Pastor's finishing up a series on wisdom in October with a message about "the fear of the Lord is the beginning of wisdom" (Psalm 111 and Proverbs 9). I'm thinking that's a topic we should be able to work up a good drama for.
I think of our Sunday morning dramas as kind of a surgery prep for the congregation. The pastor has a message from God to deliver, and there's a place in each person's heart and mind where that Word needs to be applied, where it can serve its healing or sanctifying function. The drama can lead each person to that place -- "cut them open" and lay bare the wound or diseased spot that needs the application of God's truth. Sorry for the graphic imagery, but it works for me . . and this is my brainstorming session.
So, if the take-away this particular Sunday is that they need to look for wisdom first in their reverance for God, what in Joe Sunnybrook's life might stand in the way of their doing that? A misunderstanding of what "the fear of the Lord" means? Perhaps. But I think that may be a lot of what Pastor is addressing, and so we don't want to be repetitive. The drama isn't a sermon in itself. We don't want to steal his thunder.
Maybe it's that we are conditioned by the world to look for wisdom elsewhere. Like where? Hmmm. Knowledge . . information . . we are bombarded with bits and pieces of information all day long . . soundbites from the news . . . twitter updates . . . endlessly forwarded emails . . . we hear something and feel enlightened by the knowledge, but before that enlightenment has a chance to take root and make a difference in our lives, it is displaced by another witty comment . . . yet we somehow feel wiser . . . hmmmm.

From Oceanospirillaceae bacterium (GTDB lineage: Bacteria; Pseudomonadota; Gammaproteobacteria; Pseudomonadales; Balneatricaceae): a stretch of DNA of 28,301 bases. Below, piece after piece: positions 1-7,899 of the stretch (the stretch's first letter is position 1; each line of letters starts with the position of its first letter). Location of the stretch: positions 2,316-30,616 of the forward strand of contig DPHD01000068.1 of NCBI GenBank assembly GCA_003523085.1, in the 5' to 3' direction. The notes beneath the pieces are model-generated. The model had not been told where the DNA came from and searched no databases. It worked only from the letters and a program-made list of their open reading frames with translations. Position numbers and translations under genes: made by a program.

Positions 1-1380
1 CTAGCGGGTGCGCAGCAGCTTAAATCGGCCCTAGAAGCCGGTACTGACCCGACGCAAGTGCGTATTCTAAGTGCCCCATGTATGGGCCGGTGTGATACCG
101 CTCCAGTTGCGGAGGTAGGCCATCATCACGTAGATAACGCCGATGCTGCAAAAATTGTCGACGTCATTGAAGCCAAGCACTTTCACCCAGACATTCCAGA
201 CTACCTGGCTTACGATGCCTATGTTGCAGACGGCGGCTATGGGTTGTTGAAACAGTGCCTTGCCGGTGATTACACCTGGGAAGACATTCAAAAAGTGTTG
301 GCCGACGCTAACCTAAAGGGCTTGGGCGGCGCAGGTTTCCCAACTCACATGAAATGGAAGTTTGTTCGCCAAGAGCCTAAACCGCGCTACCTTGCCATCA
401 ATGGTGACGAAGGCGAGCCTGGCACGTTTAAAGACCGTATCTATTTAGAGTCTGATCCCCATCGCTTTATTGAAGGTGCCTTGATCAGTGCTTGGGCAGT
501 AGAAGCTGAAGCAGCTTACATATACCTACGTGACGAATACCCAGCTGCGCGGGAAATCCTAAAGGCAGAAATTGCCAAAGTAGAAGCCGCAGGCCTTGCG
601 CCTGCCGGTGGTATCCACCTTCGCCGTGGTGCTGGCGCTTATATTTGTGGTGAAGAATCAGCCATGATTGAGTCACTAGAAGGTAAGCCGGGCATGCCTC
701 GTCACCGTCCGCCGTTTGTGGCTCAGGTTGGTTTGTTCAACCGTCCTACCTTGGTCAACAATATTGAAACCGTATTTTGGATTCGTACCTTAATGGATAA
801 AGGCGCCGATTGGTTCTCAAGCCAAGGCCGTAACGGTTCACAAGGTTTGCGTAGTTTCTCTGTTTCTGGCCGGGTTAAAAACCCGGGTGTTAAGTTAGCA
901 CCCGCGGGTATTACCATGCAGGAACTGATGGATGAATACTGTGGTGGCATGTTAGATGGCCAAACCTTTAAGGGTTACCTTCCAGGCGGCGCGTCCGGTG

Where else? Experience . . gray hair is said to be a sign of wisdom because the longer one lives, the more experiences one has had to learn from . . . but while experience gives the opportunity to grow wiser, it doesn't guarantee wisdom . . . how often do we do the same stupid things over and over again.
Where else? Advice from others? Yes, but we don't really want to knock that -- it's Biblical to seek wise counsel. But maybe it shouldn't be where we start . . the beginning of wisdom. Where else? How about "listening to your heart"? One of my personal pet peeves . . all this talk about the answer being right there inside you, just listen to your heart . . . the Bible says, "The heart is deceitful above all things" (Jeremiah 17) . . . my "heart" can say different things to me depending on how well I slept, what I ate for breakfast, who I've been hanging out with lately . . . whenever I hear some well-intentioned inspirational guru encouraging people to "look within" for all the answers in life, I wonder how many human beings they are very well acquainted with.
So, maybe three characters . . each with a different idea of where wisdom begins . . knowledge . . . experience . . the inner self (is there a better word for that?) . . . in conversation with each other? No, that might feel contrived -- and it would take too much time to set up a situation in which such a conversation would happen. Monologuing . . talking to the audience . . each in their own situation, no interaction with each other . . but perhaps with some of their lines overlapping, to show the similarity of their follies? Ooo, yeah, I like that . . .
You're all dying to see this, aren't you? :)